But there are other questions one must ask. Why do both the US and Mexico focus on the Sinaloa Federation? We are told that the Sinaloa Federation moves 80 per cent of the drugs sold in the US. How are these figures calculated? It seems a high percentage when one considers the role of the Zetas and their dominance over the southeastern border between Texas and Mexico. Yet, beyond the Texas Valley, there is virtually no mention of Zeta drugs in the US. Sinaloa’s apparent dominance would suggest that most of the drugs trafficked into the US come through points of entry west of El Paso. Police on the US side of the border propagate this claim of Sinaloa dominance; however, gang members, journalists, and community workers on the Juárez side of the border, as well as the El Paso DEA, in correspondence with me early last year, contradict it.
The Chapo Show keeps us from asking such questions and from questioning our existing tactics. It is a distraction that benefits drug traffickers and drug warriors – those hellbent on keeping the “War on Drugs” alive – equally well. The traffickers are able to expand the notoriety of their brand reputation and establish credibility to their political reach, normally difficult-to-achieve objectives, especially without violence. More importantly, by keeping the focus squarely on Guzmán, the names of other key players avoid mention within the realm of public consciousness which, in turn, lessens likelihood that the public explicitly demands their capture, too.
In turn, the drug warriors can use Guzmán as a powerful symbol, creating the perception that his larger than life persona and reach have currency in the United States. As the Guzmán legend grows, he is demonized exponentially, creating an evil which allows drug warriors to justify their expensive operations. Politicians, in need of political capital for their election campaigns, exploit the same imagery, insisting that drugs are a plague on the streets of America, and it requires harsher penalties and tougher sentences. Of course politicians who don’t have any more elections can win can act in society’s best interest, without worrying about political fallout. That is exactly why President Obama has been able to push reform.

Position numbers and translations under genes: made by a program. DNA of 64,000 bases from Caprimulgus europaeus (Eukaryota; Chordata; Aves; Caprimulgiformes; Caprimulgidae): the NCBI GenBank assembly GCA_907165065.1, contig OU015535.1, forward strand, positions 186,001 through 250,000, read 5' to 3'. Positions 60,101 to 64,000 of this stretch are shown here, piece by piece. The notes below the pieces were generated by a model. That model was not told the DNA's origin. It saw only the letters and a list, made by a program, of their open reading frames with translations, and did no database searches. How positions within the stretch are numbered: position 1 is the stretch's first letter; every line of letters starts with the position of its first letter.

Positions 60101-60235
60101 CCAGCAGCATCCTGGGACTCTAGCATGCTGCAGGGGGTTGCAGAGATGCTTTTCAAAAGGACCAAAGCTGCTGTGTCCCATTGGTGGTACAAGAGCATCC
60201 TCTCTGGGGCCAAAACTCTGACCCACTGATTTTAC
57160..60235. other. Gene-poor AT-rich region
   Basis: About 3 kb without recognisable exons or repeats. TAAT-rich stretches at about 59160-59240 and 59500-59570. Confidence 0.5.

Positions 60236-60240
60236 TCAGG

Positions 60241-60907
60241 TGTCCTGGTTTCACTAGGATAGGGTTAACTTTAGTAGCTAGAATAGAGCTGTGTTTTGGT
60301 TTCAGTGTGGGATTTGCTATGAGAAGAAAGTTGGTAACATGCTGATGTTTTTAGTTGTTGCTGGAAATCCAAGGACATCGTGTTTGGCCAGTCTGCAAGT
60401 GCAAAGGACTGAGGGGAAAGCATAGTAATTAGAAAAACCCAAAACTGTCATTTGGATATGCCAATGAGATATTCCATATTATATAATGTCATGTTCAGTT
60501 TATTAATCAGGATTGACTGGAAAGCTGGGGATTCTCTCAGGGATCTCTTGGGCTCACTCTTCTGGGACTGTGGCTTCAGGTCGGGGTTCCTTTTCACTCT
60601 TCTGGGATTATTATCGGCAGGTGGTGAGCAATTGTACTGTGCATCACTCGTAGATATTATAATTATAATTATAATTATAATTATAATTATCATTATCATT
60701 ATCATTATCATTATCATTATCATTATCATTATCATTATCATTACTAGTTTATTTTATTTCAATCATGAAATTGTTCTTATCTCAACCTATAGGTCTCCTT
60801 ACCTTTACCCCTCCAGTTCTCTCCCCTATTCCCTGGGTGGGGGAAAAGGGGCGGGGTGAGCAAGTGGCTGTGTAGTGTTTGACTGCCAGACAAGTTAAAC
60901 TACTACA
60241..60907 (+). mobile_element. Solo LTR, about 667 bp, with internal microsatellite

Those who lose are those who have always lost: those who are at the bottom of the drug trade: people who get swept up in the criminal justice system because of possession and addiction, and the young who get swept up in “the game.” By ignoring these individuals, most of whom are extremely vulnerable and need help, society loses. By refusing to work effectively in assisting them, we treat these people as if they are disposable.
We need to turn off The Chapo Show. It’s had its day. It’s time to focus on the people at the bottom of the drug trade. We, as a society, can only win if we can reduce the need for drugs, minimize the negative impacts of those who are on drugs, and reintegrate those who are punished back into society as active, contributing members. In short, we need to not only follow the President’s lead in reforming the justice system, but we also need to focus our attention and our resources to reduce harm. If we continue this “war on drugs,” we will remain at war, but not against drugs or drug traffickers like Chapo Guzmán, but against our own society and, ultimately, ourselves.